What Is Love?

There is a thing that happens when we begin to speak about the concept of love that not many people are aware of, and most of us never stop to consider. 

Simply put, when you talk about love with someone, your definition of what you are talking about might have a slight similarity with the other person's, but in the end, it is not the same. 

Each of us comes to the idea of love with our own empirically shaped notions of it, which means our ideas, our definitions, and the ways we choose to live into our notions of love are unique.  

Our ideas about love have been both formed and informed by the joys of loving connection, and the sadness of heartbreak.  

Most of us have had our ideas of love shaped through the kind, gracious and sacrificial acts of others.  But we have also had people pledge their love to us, and then mistreat us, betray us, and leave us.  

These experiences are part of what philosophers and sociologists might refer to as our "ontology" of love---our own unique system of making sense of what we've experienced.  

And all of this makes any conversation about the love of God toward us a complicated exercise at best. 

Think about it... If we're all coming at the idea of love from our own perspectives, it becomes all the more challenging to try to speak of it with any kind of certainty---especially when we're talking about God, and how God loves. 

The other day I stumbled across one of the best explanations of love that I have ever seen: a wonderful quote from Valarie Kaur.  

It is what I would call a "transcendent" kind of definition---the kind that doesn't brush aside differences per se, but instead transcends and includes them in a way that just makes sense.  

You could argue that it's not really a definition at all, it's more of a description of what it is that we are all experiencing from the various ways that we come to understand love.  Here it is: 

Love is more than a feeling.  Love is a form of sweet labor: fierce, bloody, imperfect, and life-giving--a choice we make over and over again.  If love is sweet labor, love can be taught, modeled, and practiced.  This labor engages all our emotions: Joy is the gift of love.  Grief is the price of love. Anger is the force that protects that which is loved.  And when we think we have reached our limit, wonder is the act that returns us to love.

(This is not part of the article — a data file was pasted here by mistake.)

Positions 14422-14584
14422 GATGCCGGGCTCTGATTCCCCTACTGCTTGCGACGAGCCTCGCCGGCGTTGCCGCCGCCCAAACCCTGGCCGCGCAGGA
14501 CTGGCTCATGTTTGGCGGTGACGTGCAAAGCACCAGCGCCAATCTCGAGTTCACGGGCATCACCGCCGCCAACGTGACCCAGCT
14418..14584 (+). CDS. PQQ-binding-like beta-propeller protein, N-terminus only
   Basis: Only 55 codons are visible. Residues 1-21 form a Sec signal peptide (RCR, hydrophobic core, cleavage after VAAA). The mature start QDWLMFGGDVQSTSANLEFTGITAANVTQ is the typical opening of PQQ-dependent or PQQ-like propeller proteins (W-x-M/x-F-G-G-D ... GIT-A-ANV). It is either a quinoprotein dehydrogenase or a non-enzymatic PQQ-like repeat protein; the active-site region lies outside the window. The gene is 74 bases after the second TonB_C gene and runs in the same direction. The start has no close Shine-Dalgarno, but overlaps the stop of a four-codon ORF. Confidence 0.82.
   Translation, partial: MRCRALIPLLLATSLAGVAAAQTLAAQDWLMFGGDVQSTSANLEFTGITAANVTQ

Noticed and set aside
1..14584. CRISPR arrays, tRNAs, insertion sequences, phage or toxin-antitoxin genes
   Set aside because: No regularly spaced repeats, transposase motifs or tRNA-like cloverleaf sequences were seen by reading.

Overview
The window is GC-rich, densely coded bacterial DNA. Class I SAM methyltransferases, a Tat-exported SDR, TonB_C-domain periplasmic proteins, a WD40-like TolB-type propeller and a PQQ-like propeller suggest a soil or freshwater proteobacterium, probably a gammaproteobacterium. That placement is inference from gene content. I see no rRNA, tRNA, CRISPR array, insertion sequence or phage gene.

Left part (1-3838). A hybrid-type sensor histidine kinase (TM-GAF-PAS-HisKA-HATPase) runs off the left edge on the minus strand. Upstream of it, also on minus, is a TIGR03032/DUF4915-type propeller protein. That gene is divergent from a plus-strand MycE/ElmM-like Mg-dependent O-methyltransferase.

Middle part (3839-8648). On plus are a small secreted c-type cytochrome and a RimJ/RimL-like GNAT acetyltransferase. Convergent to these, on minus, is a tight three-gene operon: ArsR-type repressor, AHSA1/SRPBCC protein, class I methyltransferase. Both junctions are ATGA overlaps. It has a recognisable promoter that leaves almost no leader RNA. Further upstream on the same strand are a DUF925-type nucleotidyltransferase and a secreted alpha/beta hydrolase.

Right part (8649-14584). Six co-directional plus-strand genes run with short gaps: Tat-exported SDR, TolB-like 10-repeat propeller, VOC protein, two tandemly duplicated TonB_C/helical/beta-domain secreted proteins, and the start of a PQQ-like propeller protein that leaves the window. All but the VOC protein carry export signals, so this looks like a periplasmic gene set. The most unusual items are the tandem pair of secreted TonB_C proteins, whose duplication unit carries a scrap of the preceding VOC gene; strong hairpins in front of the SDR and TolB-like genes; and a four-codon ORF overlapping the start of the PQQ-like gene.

I  don't know about you, but this description/definition is just beautiful.  It turns the idea of love into action, plucking it out of the thin air of mere notions, and bringing it down to the nitty-gritty, rough-and-tumble, earthiness of everyday life. 

For those of us familiar with Christian theology, this should make perfect sense because it describes exactly what God did through Jesus the Christ.  

The doctrine I'm describing is known as the Incarnation---the moment when God became one of us to rescue all of us.  Through Jesus, God entered into history "in the flesh" to show us what love as action is all about.  

So when you speak of love, give yourself the grace to speak of it in your own unique way.  Know that your own experiences have tempered your understanding of it.  But also know that there is more to it than you know.  

Know that the love of God is bigger than you ever dreamed, more present than you may feel, wider than the expanse of your experience, and centered directly on you, right here, right now where you are. 

May it be so for you.  And may the grace and peace of our Lord Jesus Christ be with you now and always. Amen.  


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